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Powerex Corp. v. Reliant Energy Servs.

Supreme Court of the United States

April 16, 2007, Argued ; June 18, 2007, Decided

No. 05-85


 [**2414]  [*226]  Justice Scalia delivered the opinion of the Court.

We granted certiorari to decide whether, under the Foreign Sovereign Immunities Act of 1976 (FSIA), petitioner is an "organ of a foreign state or political subdivision thereof." 28 U.S.C. § 1603(b)(2). When we granted certiorari, however, we asked the parties also to address whether the Ninth Circuit had appellate jurisdiction in light of 28 U.S.C. § 1447(d).

The procedural history of this case is long and complicated; we recount only what is necessary to resolve the writ before us. The State of California, along with some private and corporate citizens (hereinafter collectively referred to as plaintiffs-respondents), filed suits in California state courts against various companies in the California energy market,  [*227]  alleging that they had conspired to fix prices in violation of California law. Some of those defendants, in turn, filed cross-claims seeking indemnity from, inter alios, the Bonneville Power Administration (BPA), the Western Area Power Administration (WAPA), the British Columbia Hydro and [****7]  Power Authority (BC Hydro), and petitioner Powerex. (We shall sometimes refer to these entities collectively as the cross-defendants.) BPA and WAPA are agencies of the United States Government. BC Hydro is a crown corporation of the Canadian Province of British Columbia that is wholly owned by the Province and that all parties agree constitutes a "foreign state" for purposes of the FSIA. See § 1603. Petitioner, also a Canadian corporation, is a wholly owned subsidiary of BC Hydro.

The cross-defendants removed the entire case to federal court. BC Hydro and petitioner both relied on § 1441(d), which permits a "foreign state," as defined by the FSIA, see,§ 1603(a)  remove civil actions brought against it in state court. BPA and WAPA invoked § 1442(a), authorizing removal by federal agencies. Plaintiffs-respondents moved to remand, arguing that petitioner was not a foreign state, and that the cross-claims against BPA, WAPA, and BC Hydro were barred by sovereign immunity. Petitioner opposed remand on the ground that it was a foreign state under the FSIA; the other cross-defendants opposed remand on the ground that their sovereign immunity entitled them to be dismissed from the action [****8]  outright.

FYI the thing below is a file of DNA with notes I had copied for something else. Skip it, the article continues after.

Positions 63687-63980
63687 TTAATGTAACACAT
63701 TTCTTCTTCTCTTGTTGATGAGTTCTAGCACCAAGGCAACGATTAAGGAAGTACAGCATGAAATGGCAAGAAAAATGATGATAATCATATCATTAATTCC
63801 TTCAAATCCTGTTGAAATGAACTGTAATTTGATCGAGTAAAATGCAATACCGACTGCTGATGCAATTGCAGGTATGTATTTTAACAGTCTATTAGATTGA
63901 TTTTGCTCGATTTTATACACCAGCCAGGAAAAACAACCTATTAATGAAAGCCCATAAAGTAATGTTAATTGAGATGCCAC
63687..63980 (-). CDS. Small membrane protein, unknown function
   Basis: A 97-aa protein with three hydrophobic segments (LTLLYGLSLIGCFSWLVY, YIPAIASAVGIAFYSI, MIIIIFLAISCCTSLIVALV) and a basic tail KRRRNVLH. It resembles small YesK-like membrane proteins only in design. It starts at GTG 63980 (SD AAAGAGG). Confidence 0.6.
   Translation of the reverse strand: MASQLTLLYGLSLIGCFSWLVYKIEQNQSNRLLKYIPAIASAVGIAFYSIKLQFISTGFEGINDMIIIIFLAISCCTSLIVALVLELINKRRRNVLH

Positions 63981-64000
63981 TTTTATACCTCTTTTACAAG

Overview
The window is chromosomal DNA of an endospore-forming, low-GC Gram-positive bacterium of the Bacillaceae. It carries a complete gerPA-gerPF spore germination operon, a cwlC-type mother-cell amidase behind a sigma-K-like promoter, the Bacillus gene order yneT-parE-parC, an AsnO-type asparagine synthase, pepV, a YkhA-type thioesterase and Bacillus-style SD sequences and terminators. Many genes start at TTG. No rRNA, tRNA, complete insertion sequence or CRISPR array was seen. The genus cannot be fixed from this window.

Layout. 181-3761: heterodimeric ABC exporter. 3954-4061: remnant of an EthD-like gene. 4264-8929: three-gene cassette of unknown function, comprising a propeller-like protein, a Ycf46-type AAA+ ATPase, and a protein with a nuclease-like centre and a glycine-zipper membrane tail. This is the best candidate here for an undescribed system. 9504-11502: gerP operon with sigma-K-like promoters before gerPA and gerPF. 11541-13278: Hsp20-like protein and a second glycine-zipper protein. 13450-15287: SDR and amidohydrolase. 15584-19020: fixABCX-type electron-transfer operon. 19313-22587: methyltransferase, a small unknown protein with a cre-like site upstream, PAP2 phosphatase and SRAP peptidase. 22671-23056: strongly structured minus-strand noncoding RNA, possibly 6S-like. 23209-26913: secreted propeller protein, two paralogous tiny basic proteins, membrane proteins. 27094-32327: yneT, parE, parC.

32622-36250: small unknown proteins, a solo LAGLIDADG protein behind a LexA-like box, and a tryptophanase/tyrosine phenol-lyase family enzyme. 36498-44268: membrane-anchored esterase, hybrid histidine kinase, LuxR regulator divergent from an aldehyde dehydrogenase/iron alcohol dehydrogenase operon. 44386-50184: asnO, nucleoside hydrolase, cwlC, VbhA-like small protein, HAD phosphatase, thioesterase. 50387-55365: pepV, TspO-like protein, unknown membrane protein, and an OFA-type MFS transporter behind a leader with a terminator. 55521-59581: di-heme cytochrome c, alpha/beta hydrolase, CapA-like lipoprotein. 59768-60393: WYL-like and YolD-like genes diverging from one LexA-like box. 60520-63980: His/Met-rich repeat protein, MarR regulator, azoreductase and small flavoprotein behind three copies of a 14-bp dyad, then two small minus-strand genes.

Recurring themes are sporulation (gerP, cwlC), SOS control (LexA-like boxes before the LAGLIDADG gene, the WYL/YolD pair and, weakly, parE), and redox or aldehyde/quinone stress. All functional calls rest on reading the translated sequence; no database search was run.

The District Court initially concluded (we assume correctly) that § 1442(a) entitled BPA and WAPA to remove the entire case and that BC Hydro was similarly entitled under § 1441(d). App. to Pet. for Cert. 20a. It thus believed that whether the case  [***119] should be remanded "hinge[d on its] jurisdictional authority to hear the removed claims, not whether the actions were properly removed in the first instance." Ibid.  The District Court held that petitioner did not qualify as a foreign sovereign under the FSIA. Id., at 33a-38a. It  [*228]  also decided that BC Hydro enjoyed sovereign immunity under the FSIA. Id., at 21a-33a. And it concluded that BPA [**2415]  and WAPA were immune from suit in state court, which the court believed deprived it of jurisdiction over the claims against those agencies. Id., at 38a-44a. Having reached these conclusions, the District Court remanded the entire case. Id., at 44a.

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551 U.S. 224 *; 127 S. Ct. 2411 **; 168 L. Ed. 2d 112 ***; 2007 U.S. LEXIS 7898 ****; 75 U.S.L.W. 4437; 2007-1 Trade Cas. (CCH) P75,746; 20 Fla. L. Weekly Fed. S 368



California v. NRG Energy Inc., 391 F.3d 1011, 2004 U.S. App. LEXIS 25167 (9th Cir. Cal., 2004)

Disposition: Vacated in part and remanded.


sovereign, subject-matter, electricity, entities, Plaintiffs-Respondents, cross-defendants, state-court, invoked

Civil Procedure, Removal, Postremoval Remands, Appellate Review, Appeals, Appellate Jurisdiction, General Overview, Motions for Remand, Jurisdictional Defects, Procedural Defects, Parties, Joinder of Parties, Governments, Legislation, Interpretation, Jurisdiction, Jurisdictional Sources, Statutory Sources